…as soon as I did call him, everything was always okay between us. More than that, I always felt a great sense of relief. Even when I wasn’t consciously  thinking about my dad, there was always this nagging anxiety, guilt, stress, or whatever.
I wasn’t aware of it until it passed. Like a subliminal noise that you don’t notice until it stops.
If you’re feeling stressed about something and nothing, and can’t put your finger on exactly what’s wrong, I wouldn’t mind betting there’s something similar nagging away at your subconscious, too.
Probably someone you need to speak to. Quite likely someone who never calls you, either. What’s it worth, this feeling that it must be his or her turn to call?
What’s it worth to speak with them again? When will it be too late?
While you’re both still alive there’s still time. Don’t wait until there isn’t.
Roy

The Worst Thing in Business?

Roy Everitt on marketingWant to know what the worst thing is? Well, you could argue it’s any problem that you can’t solve (and that’s hurting you) but there’s nearly always a solution, even if you don’t know it. Ask someone who knows and that problem is solved.

You could say it’s lack of cash (otherwise known as late payers), bad suppliers or staff you can’t rely on. All these can be solved, too, although they’re all easier to deal with if you anticipate problems and put the right processes in place from the start.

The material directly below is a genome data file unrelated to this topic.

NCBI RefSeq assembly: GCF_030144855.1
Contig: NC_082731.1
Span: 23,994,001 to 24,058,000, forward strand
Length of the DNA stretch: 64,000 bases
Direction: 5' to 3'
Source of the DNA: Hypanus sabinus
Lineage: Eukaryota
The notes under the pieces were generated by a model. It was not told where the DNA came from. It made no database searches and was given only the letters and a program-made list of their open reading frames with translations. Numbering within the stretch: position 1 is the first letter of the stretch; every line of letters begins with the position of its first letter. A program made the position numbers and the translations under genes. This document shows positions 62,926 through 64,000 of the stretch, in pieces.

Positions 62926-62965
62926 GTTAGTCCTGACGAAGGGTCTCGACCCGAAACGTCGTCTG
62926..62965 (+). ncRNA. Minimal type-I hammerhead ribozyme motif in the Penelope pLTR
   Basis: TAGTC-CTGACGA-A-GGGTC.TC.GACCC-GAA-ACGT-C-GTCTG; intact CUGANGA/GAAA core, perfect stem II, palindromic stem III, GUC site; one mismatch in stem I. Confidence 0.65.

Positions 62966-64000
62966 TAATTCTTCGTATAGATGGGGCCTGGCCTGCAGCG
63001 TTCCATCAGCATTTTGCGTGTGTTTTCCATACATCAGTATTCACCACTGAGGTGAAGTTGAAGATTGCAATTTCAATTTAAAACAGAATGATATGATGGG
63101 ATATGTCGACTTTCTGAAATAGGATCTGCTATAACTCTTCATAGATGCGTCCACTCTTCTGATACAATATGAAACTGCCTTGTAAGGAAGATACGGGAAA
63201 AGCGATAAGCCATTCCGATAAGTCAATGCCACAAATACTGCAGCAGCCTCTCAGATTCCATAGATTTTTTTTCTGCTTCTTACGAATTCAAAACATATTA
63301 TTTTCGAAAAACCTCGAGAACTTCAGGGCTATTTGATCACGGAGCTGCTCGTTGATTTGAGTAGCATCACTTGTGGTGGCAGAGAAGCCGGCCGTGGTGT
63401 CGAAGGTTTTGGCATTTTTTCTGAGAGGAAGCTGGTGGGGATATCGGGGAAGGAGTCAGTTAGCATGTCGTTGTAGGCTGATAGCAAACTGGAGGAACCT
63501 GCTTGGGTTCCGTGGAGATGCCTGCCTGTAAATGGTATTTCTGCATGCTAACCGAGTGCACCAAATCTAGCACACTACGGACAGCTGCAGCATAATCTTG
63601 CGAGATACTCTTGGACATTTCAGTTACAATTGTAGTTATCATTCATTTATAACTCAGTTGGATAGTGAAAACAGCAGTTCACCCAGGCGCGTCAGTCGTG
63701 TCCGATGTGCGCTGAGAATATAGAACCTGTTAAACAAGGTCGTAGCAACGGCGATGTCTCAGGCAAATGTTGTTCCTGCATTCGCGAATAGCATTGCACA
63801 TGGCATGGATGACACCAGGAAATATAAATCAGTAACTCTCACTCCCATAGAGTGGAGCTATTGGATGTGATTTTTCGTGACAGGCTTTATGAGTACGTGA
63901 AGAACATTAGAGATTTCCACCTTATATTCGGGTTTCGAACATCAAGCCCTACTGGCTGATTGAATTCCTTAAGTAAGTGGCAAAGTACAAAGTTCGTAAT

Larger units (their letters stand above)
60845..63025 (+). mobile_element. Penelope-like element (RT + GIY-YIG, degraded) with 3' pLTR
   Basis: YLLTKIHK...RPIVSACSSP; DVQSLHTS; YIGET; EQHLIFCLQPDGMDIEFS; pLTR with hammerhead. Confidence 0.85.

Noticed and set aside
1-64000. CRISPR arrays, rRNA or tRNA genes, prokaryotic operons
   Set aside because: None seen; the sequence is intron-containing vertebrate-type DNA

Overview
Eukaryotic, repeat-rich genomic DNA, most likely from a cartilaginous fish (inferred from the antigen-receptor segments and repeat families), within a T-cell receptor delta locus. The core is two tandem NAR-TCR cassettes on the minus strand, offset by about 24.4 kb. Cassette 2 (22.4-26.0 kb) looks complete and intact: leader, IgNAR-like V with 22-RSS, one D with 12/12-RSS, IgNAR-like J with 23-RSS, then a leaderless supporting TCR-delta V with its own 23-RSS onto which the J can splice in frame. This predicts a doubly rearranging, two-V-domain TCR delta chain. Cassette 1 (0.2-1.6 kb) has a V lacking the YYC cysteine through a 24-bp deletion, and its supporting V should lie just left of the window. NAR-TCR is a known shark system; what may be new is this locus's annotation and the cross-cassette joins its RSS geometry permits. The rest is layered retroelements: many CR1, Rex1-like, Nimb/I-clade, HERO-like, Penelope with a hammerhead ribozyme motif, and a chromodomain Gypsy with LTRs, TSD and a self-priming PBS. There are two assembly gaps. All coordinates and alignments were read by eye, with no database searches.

You could argue that selling is a headache, that competition is too fierce or that not enough people want what you what you want to sell. Those all amount to the same thing, really, and the solution is there for all to see.

No, I reckon the worst problem of all is having nothing to sell in the first place. If that sounds daft, consider how many people are trying to sell “what they do” to other people who have no use for it. I mean, have you ever tried to sell “marketing”? Don’t, because hardly anyone thinks they need it and even fewer actually want it. It’s the “wants” you need, by the way, not the “needs”. No one buys what they need, only what they want. And there lies the problem.

So it’s a much better idea to have a product or service that people want. Even if it’s something they need they’ll only think about buying it when they want to — when the pain of not having is bigger than the pain of paying.

So, if you’re an expert in marketing, even a certified, top of the class expert, use that expertise to sell something that people want to the people who actually want it. (It’s a lot easier than selling your marketing talent to someone who’s trying to sell something to someone else.)

And if you can’t manage that, doesn’t it say something about that marketing expertise of yours?

Roy

What Got You Here Won’t Get You There (but that’s okay)

Roy Everitt on marketingYou’ve probably heard it said before that the skills, ideas or attitudes that got you to where you are today won’t be the ones you need to get you any further.

The thought has been credited to Einstein, so it must be true.

And it is, but it doesn’t matter, or at least it doesn’t matter as much as you might think, because Continue reading